I first learned about Special Collections and Archives in spring 2015 from one of my professors, Dr. Davis Houck of the School of Communication. I was in Dr. Houck’s speech class and wanted to give an informative speech on the history of FSU’s Westcott Building and Fountain. He encouraged me to pay Special Collections a visit. I had not heard of the division before, but I wanted to do some research for my speech, so I took the plunge and walked through the fancy wooden door. Everyone I met from the division was friendly and helpful and I was able to find more than enough information for my speech. The rest of that spring semester was extremely busy, so I didn’t think too much about Special Collections again until the end of the summer when I was applying for jobs for the fall. I was looking for a part-time library job because I already knew that I wanted to be a librarian, but I had only previously worked at public libraries. With my fingers crossed, I filled out the application to work at Strozier Library checking off that I was interested in almost every division, including Special Collections. I was invited to interview for positions in three different divisions, but I was the most excited about my Special Collections interview. As you can imagine, then, I was elated to eventually be offered a position in the division!
When I started working at Special Collections and Archives, I realized that the division
didn’t only have materials related to FSU history. I learned about the huge variety of manuscripts, rare books, maps, sound recordings, ephemera, and more that call Special Collections home. I was impressed. I couldn’t believe that all of those materials were readily available for people to look at. I was so excited to be able to interact with items, ranging from a Napoleonic death mask to letters written by Dr. Seuss, on a daily basis. During my two semesters here, I’ve had the opportunity to work on a variety of different projects in three divisions of Special Collections and Archives – general Special Collections, Heritage Protocol and University Archives (HPUA), and the Claude Pepper Library.
Some of my favorite projects in general Special Collections have included different inventories, like the Dirac book cart inventory, where we went through carts of books and journals that belonged to late Nobel laureate and FSU professor Paul A.M. Dirac. As well as the vault inventory, where I made sure all the especially valuable materials in Special Collections were accounted for.
In HPUA, my main project was creating a comprehensive timeline of FSU history using primary source documents. In searching for primary sources, I came across a lot of awesome FSU-related materials, like the enormous Victoria J. Lewis scrapbook and the 1968 edition of the FSU yearbook Tally-Ho.
At the Claude Pepper Library, some of my favorite projects have included the CDA to WAV conversion, where we worked to convert CD recordings of late Florida Senator Claude Pepper to digital files, and the ongoing inventory, where I went through almost a hundred boxes of Senator Pepper’s correspondence and mementos from 1936 to 1951. I also enjoyed working with the collection of phonodiscs, which contain the original recordings of many of Senator Pepper’s speeches and interviews, and a program from the 1944 Democratic National Convention that was in one of Senator Pepper’s correspondence folders.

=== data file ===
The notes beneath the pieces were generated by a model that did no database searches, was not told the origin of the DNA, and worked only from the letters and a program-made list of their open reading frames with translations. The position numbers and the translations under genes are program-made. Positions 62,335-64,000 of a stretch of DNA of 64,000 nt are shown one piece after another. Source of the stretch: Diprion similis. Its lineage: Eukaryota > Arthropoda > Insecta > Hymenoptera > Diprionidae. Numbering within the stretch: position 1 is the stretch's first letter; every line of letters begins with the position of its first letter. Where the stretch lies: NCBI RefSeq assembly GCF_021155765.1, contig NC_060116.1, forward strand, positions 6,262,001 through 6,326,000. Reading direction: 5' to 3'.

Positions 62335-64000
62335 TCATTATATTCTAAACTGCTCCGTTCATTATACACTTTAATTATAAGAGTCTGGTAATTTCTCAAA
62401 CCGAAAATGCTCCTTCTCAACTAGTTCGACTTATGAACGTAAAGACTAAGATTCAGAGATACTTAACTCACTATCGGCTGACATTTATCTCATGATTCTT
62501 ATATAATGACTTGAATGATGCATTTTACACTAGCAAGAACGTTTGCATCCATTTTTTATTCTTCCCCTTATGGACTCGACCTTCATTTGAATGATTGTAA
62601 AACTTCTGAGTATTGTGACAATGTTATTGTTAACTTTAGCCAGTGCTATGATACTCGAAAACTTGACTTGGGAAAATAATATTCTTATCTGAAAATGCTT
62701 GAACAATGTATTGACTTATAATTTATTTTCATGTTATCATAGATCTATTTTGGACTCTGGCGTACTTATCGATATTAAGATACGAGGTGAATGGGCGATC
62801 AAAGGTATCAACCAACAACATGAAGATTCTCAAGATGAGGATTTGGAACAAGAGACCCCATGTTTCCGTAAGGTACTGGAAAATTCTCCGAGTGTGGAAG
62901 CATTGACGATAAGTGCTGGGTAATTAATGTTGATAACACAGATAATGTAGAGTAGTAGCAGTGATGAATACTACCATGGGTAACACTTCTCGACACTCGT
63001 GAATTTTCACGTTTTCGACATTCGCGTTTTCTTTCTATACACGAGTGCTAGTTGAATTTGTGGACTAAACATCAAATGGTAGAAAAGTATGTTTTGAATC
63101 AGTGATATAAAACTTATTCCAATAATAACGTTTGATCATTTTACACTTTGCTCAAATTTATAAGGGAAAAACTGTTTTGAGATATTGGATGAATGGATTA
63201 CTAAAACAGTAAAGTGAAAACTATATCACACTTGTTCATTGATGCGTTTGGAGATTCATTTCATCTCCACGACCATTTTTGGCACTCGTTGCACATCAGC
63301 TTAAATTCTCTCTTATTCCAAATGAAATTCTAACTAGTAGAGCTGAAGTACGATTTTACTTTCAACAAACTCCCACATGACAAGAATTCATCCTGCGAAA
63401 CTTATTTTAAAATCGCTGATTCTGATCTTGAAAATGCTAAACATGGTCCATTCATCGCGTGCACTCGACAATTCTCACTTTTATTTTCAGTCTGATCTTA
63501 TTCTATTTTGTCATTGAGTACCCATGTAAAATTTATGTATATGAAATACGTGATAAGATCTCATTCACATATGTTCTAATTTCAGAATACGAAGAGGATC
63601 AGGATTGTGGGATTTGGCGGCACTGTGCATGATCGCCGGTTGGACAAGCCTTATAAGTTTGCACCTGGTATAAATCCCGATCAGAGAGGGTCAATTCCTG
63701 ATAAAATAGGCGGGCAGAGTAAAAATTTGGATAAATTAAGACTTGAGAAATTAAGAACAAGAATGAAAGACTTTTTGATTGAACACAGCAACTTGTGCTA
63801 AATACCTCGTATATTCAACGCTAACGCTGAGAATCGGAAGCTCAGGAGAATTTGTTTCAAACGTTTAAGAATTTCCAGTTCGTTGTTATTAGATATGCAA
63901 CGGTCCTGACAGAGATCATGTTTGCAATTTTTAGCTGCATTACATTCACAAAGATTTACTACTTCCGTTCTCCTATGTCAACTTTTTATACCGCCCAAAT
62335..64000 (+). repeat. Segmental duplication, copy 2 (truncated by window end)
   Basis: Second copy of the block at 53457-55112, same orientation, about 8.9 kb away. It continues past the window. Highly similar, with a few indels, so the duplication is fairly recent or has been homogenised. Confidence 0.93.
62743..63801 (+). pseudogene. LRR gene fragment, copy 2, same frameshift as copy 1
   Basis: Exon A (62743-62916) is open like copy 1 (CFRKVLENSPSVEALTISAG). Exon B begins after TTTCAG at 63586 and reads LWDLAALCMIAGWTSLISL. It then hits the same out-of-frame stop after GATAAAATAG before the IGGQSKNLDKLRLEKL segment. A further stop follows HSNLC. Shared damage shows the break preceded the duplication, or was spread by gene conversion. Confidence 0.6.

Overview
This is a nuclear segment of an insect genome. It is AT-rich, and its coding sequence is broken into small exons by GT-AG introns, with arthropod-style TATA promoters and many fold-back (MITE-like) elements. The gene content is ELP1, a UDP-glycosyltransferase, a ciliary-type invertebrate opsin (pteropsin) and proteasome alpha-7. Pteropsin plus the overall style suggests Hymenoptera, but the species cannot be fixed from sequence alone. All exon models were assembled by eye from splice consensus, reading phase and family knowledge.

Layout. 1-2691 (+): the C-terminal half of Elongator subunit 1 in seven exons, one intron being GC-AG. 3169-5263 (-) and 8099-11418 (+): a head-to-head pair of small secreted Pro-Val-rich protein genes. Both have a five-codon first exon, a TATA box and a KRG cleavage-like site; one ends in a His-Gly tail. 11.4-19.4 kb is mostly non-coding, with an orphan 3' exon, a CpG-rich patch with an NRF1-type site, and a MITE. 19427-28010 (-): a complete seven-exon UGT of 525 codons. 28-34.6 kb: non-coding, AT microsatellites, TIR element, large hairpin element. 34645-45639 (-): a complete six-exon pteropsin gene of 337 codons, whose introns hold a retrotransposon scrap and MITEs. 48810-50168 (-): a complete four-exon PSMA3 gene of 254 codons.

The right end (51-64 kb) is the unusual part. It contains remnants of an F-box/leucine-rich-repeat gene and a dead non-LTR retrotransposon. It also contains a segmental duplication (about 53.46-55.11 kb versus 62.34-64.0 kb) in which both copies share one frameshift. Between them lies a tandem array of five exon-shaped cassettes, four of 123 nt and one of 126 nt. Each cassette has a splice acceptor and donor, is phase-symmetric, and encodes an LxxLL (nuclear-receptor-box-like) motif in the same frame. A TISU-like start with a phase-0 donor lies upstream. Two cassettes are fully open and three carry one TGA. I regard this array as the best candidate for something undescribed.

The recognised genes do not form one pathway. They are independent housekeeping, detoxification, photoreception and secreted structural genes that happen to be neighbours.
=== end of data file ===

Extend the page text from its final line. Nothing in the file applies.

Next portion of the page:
After graduation, I will be earning a master’s degree in Library and Information Science from the University of South Florida and working part-time in the Youth Services Department at a public library in the Tampa area. I’ll miss FSU’s Special Collections and Archives, but I plan to look for another special collections or archives position in the near future. If I could tell people who are unfamiliar with Special Collections and Archives one thing about the division, it would be to come check it out! Don’t be intimidated by the door that separates the Special Collections Reading Room from the rest of Strozier Library. There’s so much you can learn, and the librarians and archivists are some of the coolest people on campus.”
Catalogers work behind the scenes in the library. We’re usually found in our very quiet building, examining books, checking over bibliographic records, or typing lines of code. The catalog records that we work on are mostly used by people whom we will never meet. But the Cataloging & Description department occasionally receives questions from researchers, and those questions help explain why we put certain pieces of information into our records.
For example, we recently got a question about the historical theses and dissertations that we catalog. A researcher compiling a bibliography of theses and dissertations for The Hymn Society found the record for a thesis or dissertation written by an FSU student in 1973. The question was: was it a thesis, written for a Master’s degree, or a dissertation, written for a Ph.D.?
As technology has advanced, catalogers have been able to provide an increasing amount of metadata for each item they catalog. We no longer have to limit ourselves to the space of a 3×5-inch catalog card, and changes in our digital platform have allowed us to include more information for electronic resources as well. The record in question had been created in 1976, using older cataloging standards, and it didn’t contain the information that the researcher wanted.
As we’ve been updating the records of historical theses and dissertations to current standards, however, we’ve been including this information in each record. Once we got the question from the researcher, we updated this record as well, so that now anyone looking at the record should be able to see that it’s describing a dissertation, not a thesis.